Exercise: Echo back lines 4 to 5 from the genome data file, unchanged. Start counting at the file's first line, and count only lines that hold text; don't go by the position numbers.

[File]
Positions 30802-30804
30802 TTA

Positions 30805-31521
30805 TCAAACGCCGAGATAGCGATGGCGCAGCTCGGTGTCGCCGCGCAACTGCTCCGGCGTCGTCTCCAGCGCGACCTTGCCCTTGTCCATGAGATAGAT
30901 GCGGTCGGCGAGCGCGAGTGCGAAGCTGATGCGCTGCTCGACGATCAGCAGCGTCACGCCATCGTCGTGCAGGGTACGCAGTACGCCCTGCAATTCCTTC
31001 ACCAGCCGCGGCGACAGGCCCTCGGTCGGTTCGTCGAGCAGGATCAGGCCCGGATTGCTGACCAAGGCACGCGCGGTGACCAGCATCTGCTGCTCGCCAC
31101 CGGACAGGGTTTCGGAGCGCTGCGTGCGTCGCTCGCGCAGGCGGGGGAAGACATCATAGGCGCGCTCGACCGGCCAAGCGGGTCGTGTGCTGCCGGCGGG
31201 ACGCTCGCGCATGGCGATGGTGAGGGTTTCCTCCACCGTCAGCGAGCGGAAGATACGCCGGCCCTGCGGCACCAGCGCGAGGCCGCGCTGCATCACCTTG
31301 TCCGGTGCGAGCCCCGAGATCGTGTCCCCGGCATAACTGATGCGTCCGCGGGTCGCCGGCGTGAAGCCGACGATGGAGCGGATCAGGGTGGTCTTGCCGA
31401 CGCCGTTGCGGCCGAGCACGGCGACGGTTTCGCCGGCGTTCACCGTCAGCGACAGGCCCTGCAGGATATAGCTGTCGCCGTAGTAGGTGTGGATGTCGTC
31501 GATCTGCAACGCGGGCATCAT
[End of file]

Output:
30805 TCAAACGCCGAGATAGCGATGGCGCAGCTCGGTGTCGCCGCGCAACTGCTCCGGCGTCGTCTCCAGCGCGACCTTGCCCTTGTCCATGAGATAGAT
30901 GCGGTCGGCGAGCGCGAGTGCGAAGCTGATGCGCTGCTCGACGATCAGCAGCGTCACGCCATCGTCGTGCAGGGTACGCAGTACGCCCTGCAATTCCTTC